The Gift of Education
Entrepreneur Pete Kadens ’00 helps Toledo teens advance to college
by Brooke Thames

Pete Kadens ’00 believes that to whom much is given, much is expected. The political science major admits that he didn’t find his way to Bucknell by way of intellect or talent alone but, in large part, because of the opportunities he was afforded. Now, as a businessman who retired after founding three highly profitable companies in the sales, solar and legal marijuana industries, Kadens feels a responsibility to pay his success forward.

In January, Kadens visited a high school in his hometown, Toledo, Ohio, pledging to pay full college tuition, room and board, book fees and other costs for 108 seniors. He also promised to fund one parent of each Scott High School student to attend college or trade school. It’s a donation that will total approximately $3 million.

But he doesn’t consider this offer a gift so much as a duty, he says.

Pete Kadens ’00 hopes his donation provides inspiration for fellow Bucknellians to give back.
Photo: Courtesy of Green Thumb Industries
Pete Kadens ’00 hopes his donation provides inspiration for fellow Bucknellians to give back.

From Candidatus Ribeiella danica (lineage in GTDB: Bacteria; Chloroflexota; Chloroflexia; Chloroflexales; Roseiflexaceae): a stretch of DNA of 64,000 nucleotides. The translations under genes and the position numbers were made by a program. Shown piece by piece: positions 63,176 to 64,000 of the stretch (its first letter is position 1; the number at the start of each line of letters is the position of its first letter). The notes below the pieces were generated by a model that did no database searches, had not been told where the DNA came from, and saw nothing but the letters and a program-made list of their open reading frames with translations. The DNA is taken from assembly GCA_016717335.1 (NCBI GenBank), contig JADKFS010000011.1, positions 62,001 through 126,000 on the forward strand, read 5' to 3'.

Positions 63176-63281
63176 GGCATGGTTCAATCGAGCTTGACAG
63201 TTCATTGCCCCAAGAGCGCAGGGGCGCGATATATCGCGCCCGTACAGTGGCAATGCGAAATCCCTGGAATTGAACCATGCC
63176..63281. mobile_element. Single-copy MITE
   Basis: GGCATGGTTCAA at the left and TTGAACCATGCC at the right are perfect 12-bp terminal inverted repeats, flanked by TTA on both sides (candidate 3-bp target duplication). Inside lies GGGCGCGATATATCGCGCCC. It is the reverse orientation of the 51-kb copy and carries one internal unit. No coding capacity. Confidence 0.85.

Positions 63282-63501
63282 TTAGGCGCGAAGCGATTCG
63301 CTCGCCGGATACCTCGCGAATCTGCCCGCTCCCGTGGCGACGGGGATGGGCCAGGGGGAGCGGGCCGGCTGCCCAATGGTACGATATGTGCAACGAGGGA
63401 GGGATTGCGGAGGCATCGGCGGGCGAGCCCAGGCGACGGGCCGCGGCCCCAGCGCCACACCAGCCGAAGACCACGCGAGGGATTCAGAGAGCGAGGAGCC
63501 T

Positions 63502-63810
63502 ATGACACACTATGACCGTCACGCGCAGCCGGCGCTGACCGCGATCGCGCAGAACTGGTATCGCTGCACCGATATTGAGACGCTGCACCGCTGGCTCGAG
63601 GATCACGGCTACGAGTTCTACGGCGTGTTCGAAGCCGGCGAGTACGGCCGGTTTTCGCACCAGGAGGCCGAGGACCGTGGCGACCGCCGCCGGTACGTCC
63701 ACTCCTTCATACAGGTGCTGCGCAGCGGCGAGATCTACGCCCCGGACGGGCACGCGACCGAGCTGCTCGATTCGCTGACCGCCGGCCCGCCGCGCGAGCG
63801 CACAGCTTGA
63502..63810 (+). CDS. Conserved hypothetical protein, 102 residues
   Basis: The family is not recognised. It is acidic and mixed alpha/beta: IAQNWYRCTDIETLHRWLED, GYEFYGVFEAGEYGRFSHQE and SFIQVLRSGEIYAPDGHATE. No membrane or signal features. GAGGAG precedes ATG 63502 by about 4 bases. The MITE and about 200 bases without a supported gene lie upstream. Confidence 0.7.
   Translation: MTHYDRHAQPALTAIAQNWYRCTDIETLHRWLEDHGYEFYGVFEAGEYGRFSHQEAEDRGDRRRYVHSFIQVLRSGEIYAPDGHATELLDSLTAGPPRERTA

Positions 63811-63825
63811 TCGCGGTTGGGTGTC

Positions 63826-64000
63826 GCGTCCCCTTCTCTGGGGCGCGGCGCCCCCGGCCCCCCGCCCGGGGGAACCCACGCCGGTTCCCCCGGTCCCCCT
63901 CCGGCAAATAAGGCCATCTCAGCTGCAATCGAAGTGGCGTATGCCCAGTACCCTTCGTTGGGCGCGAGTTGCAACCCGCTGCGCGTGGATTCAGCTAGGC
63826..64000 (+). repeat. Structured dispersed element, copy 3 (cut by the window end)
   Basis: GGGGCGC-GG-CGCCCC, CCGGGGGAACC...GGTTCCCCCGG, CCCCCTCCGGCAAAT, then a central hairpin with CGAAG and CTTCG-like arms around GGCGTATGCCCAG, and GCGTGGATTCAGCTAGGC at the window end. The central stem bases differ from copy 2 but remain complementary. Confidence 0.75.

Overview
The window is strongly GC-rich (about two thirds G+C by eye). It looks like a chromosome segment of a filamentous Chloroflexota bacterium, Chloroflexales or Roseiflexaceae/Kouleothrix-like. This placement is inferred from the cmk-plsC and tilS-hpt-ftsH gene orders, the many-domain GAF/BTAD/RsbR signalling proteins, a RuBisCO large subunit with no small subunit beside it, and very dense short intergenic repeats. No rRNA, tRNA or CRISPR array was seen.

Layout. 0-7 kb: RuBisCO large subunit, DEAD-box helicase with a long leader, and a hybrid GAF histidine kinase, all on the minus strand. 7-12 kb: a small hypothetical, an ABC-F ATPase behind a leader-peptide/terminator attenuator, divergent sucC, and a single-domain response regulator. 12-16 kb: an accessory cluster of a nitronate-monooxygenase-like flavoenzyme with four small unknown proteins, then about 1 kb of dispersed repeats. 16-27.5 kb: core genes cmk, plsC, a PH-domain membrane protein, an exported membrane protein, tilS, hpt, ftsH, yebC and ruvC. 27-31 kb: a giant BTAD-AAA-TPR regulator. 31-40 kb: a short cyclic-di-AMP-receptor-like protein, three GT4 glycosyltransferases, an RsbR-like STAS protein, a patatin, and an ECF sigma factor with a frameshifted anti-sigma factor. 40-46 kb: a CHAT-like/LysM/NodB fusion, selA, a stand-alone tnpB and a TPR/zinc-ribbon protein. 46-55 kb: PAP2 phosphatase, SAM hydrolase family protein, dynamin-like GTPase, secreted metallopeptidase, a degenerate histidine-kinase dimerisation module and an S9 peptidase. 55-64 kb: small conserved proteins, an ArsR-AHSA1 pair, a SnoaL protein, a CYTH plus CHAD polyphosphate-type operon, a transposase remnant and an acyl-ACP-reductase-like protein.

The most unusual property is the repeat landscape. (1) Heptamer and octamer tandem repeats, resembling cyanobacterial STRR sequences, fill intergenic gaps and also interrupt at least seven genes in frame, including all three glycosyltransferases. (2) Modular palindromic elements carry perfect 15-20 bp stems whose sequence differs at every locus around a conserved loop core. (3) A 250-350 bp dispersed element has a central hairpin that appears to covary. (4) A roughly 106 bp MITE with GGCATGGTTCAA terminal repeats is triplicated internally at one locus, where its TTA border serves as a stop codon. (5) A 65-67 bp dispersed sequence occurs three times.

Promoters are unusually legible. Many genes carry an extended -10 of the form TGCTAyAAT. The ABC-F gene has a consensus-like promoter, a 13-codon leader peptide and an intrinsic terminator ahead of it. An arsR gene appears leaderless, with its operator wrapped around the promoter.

“I got to Bucknell because I was lucky enough to grow up as a wealthier kid with educated parents who propelled me to higher education,” says Kadens, who graduated from Toledo’s predominantly white, upper-middle class Ottawa Hills High School. “But those resources aren’t often afforded to someone who doesn’t look like me and doesn’t have access to the privilege I had.

“I decided it was my responsibility to give others access,” he adds. “It seemed like the best place to start was at a high school in my hometown, where I knew the kids were as smart, capable and hardworking as I was, but just didn’t have the same opportunities.”

One of those kids was a deaf student Kadens met who can now enroll at a local college, where his mother can also earn a degree while serving as her son’s sign-language interpreter.

Kadens hopes that his donation provides inspiration to fellow Bucknellians — “the spark that starts the brush fire,” he says.

“We were so fortunate to have an amazing educational experience at Bucknell,” Kadens says. “The best thing we can do is open doors to that same opportunity. It doesn’t have to be a whole senior class. Helping just one student get to college makes an impact.”